By Jan Wolfe
WASHINGTON -A U.S. judge on Thursday imposed a 44-month prison sentence on a man who pleaded guilty to a felony charge after throwing objects at police during last year’s attack on the U.S. Capitol and boasting about his actions on social media.
The defendant, Nicholas Languerand, has been jailed since his arrest in April in South Carolina and will receive credit for time served.
Prosecutors had recommended a 51-month sentence, but U.S. District Judge John Bates in Washington said a “modest reduction” was warranted in light of Languerand’s personal circumstances, including what the judge described as a “extremely difficult and chaotic upbringing.”
When Languerand was a child, his father intentionally set fire to a trailer Languerand and his mother were living in, nearly killing them, Languerand’s grandfather told the judge during the sentencing hearing.
Languerand pleaded guilty in November to a single charge of assaulting law enforcement with a dangerous weapon. Authorities said he hurled objects, including an orange traffic barrier, at police and took an officer’s riot shield on Jan. 6, 2021. He was 26 at the time he entered the guilty plea.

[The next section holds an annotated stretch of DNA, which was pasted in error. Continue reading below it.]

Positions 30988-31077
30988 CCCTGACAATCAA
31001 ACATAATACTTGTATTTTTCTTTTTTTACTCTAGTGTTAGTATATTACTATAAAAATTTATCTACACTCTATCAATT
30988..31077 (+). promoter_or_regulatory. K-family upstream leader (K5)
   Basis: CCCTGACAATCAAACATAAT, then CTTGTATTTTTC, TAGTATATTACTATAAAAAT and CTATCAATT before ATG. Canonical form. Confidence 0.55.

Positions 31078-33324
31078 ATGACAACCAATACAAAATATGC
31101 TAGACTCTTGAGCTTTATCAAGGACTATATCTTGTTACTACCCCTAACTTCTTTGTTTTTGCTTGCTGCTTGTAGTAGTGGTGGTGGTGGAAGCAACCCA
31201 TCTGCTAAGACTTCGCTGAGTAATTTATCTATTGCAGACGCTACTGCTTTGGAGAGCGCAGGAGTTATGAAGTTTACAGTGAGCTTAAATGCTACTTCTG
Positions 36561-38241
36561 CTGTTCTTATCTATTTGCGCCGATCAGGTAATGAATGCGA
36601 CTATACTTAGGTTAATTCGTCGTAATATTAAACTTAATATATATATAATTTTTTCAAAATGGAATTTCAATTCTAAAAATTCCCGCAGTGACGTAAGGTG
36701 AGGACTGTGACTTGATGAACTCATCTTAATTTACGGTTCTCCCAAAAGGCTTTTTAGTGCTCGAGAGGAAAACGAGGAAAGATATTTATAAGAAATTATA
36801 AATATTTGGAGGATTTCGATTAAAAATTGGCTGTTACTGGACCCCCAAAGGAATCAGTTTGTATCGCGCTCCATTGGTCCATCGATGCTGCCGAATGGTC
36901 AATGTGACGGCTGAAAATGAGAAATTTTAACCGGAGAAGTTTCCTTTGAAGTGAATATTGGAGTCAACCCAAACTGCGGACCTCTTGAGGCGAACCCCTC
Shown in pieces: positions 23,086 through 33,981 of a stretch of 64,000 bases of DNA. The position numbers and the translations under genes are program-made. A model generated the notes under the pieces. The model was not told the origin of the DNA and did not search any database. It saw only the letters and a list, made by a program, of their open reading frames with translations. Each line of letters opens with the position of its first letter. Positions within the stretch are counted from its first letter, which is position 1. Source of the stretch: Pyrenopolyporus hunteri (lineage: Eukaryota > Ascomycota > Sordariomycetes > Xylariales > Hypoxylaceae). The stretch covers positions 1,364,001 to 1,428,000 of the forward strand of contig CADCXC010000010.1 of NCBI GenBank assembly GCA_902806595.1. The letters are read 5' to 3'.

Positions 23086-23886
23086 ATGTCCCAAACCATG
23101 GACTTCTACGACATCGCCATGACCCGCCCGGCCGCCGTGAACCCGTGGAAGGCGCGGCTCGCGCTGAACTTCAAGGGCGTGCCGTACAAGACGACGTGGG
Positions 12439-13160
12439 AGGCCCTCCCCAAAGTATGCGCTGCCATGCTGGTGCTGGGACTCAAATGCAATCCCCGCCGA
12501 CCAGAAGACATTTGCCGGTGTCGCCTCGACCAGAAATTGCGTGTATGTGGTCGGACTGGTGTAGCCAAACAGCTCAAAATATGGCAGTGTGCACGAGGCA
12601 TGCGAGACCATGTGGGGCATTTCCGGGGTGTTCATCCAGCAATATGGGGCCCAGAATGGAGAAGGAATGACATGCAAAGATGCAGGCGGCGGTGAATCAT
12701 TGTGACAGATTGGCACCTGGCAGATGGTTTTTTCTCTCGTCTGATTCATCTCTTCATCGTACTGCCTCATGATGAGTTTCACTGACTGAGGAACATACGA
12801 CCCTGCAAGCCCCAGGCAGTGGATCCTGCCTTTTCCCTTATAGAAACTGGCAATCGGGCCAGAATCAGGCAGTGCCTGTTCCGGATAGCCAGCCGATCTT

Languerand bragged about the attack on social media in the preceding days, vowing that “next time we come back with rifles.”
His defense lawyer proposed a one-year sentence with credit for time served in custody, saying Languerand has demonstrated a willingness to hold down a job and follow the law, despite trauma and hardship.
The attack was carried out by a mob of Republican then-President Donald Trump’s supporters in a failed effort to prevent Congress from certifying Democrat Joe Biden’s 2020 election victory over Trump.
More than 725 people have been charged, with about 200 pleading guilty to a variety of federal charges. The longest sentence imposed thus far was five years and one month in prison for a Florida man last month for assaulting police officers.
About 140 police officers were assaulted during the riot, according to the Justice Department.
(Reporting by Jan Wolfe in Washington; Editing by Will Dunham and Jonathan Oatis)